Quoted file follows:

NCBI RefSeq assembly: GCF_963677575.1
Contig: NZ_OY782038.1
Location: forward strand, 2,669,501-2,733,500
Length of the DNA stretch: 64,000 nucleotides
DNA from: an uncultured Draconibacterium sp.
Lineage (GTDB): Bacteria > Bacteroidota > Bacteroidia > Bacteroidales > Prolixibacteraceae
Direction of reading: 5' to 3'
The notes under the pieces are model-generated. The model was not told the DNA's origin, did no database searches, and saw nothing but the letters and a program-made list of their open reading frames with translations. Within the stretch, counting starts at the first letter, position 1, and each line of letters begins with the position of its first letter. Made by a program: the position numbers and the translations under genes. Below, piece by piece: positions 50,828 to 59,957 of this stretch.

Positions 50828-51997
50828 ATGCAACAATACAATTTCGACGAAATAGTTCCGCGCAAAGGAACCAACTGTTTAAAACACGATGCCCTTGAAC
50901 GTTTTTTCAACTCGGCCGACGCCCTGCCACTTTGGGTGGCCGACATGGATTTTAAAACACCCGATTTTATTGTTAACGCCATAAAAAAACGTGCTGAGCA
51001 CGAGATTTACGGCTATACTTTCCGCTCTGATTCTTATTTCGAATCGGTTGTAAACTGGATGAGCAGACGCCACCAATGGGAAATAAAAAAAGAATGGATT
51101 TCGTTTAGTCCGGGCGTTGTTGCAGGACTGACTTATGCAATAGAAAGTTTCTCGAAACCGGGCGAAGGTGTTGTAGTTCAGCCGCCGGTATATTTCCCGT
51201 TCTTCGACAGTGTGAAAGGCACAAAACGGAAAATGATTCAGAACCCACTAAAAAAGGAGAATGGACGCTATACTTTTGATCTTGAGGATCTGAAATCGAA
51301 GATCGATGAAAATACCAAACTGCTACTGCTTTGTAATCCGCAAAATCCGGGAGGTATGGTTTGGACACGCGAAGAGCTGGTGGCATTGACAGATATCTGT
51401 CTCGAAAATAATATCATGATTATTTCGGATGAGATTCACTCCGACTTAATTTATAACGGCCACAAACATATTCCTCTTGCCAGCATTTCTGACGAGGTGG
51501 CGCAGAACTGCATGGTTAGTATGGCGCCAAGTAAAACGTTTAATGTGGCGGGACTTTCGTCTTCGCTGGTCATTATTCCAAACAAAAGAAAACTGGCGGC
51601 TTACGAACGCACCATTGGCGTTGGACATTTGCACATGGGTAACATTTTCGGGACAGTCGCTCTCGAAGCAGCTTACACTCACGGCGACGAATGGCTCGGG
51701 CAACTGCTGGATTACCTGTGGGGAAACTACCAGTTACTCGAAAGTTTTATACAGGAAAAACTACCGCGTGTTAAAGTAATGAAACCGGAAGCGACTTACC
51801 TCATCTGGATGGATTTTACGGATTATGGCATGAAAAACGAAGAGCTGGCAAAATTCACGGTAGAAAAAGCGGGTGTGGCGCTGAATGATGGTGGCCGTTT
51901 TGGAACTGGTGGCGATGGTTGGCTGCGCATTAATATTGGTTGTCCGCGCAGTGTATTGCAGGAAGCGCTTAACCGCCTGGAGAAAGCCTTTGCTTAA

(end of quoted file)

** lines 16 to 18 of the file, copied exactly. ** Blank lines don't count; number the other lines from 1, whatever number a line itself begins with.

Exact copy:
51401 CTCGAAAATAATATCATGATTATTTCGGATGAGATTCACTCCGACTTAATTTATAACGGCCACAAACATATTCCTCTTGCCAGCATTTCTGACGAGGTGG
51501 CGCAGAACTGCATGGTTAGTATGGCGCCAAGTAAAACGTTTAATGTGGCGGGACTTTCGTCTTCGCTGGTCATTATTCCAAACAAAAGAAAACTGGCGGC
51601 TTACGAACGCACCATTGGCGTTGGACATTTGCACATGGGTAACATTTTCGGGACAGTCGCTCTCGAAGCAGCTTACACTCACGGCGACGAATGGCTCGGG